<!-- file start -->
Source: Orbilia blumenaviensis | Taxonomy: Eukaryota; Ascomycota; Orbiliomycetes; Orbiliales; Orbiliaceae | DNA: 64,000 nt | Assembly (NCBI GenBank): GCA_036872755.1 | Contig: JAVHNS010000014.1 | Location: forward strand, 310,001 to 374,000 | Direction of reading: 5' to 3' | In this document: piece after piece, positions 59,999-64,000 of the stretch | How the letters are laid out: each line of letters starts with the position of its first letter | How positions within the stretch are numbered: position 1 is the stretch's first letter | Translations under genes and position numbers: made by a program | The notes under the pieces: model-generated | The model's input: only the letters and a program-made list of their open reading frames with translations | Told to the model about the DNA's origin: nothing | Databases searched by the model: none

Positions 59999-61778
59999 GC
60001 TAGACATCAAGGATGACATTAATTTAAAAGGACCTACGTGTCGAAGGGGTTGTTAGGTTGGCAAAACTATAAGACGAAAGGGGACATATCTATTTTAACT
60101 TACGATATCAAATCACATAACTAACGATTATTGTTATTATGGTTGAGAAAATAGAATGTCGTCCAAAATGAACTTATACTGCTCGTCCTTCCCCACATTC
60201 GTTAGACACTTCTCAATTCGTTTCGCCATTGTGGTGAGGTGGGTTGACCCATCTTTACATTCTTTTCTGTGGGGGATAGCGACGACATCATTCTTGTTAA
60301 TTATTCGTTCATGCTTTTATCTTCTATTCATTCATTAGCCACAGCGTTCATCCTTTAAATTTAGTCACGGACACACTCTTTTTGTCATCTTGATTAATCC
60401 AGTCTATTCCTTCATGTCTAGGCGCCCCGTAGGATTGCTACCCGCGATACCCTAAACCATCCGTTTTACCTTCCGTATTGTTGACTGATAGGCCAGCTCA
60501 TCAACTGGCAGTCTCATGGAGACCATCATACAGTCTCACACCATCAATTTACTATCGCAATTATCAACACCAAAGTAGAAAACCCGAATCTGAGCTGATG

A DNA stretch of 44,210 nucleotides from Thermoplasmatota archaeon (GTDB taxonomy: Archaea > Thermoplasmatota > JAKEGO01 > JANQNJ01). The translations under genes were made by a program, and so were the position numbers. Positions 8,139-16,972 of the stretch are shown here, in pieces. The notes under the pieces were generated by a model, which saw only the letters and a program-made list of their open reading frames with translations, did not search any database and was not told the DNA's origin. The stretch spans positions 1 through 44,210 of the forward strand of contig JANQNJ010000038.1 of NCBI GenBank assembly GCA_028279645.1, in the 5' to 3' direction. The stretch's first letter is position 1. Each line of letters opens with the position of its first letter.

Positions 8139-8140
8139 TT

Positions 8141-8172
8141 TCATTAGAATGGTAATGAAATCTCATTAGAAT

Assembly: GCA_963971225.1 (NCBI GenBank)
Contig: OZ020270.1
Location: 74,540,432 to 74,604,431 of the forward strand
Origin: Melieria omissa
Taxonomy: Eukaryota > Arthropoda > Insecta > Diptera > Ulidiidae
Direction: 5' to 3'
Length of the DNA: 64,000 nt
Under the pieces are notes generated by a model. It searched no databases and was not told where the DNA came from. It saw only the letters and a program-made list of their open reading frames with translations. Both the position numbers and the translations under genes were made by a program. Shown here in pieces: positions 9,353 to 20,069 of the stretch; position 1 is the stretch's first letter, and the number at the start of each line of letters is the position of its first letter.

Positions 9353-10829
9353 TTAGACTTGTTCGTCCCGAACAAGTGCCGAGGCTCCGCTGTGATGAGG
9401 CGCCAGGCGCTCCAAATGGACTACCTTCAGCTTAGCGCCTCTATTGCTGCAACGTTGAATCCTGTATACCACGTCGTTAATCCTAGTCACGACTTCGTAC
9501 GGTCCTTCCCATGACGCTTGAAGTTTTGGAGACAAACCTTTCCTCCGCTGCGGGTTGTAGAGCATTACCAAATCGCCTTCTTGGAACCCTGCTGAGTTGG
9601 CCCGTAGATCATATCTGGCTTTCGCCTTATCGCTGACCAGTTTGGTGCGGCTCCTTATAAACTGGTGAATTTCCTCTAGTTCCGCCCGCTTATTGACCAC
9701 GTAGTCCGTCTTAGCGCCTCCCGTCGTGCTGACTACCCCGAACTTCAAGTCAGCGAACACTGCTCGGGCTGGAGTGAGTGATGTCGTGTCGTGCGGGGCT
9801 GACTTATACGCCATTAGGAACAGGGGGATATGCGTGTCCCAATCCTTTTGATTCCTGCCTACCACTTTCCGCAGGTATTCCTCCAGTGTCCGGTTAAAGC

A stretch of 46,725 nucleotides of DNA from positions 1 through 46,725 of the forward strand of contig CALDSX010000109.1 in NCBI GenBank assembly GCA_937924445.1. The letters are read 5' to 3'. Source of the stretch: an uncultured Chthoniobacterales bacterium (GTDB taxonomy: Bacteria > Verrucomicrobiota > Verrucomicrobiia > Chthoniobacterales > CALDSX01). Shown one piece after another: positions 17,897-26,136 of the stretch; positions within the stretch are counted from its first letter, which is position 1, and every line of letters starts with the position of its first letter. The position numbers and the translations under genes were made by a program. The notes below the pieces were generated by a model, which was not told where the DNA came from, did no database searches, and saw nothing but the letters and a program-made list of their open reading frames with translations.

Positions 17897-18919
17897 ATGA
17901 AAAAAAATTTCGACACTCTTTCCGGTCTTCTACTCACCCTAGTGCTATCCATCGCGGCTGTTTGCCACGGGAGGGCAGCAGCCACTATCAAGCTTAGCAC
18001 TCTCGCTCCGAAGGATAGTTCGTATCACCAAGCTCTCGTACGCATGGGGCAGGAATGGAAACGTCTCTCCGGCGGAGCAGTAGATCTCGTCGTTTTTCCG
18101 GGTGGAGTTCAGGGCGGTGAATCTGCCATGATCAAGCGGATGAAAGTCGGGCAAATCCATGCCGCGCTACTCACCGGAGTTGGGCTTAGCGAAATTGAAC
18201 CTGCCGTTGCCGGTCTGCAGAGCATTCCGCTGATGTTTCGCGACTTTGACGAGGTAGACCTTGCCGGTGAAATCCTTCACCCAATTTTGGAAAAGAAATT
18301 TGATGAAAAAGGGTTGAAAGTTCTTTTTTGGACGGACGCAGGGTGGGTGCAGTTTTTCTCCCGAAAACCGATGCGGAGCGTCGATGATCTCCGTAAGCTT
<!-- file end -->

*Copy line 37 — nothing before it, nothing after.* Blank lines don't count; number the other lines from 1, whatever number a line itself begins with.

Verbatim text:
18301 TGATGAAAAAGGGTTGAAAGTTCTTTTTTGGACGGACGCAGGGTGGGTGCAGTTTTTCTCCCGAAAACCGATGCGGAGCGTCGATGATCTCCGTAAGCTT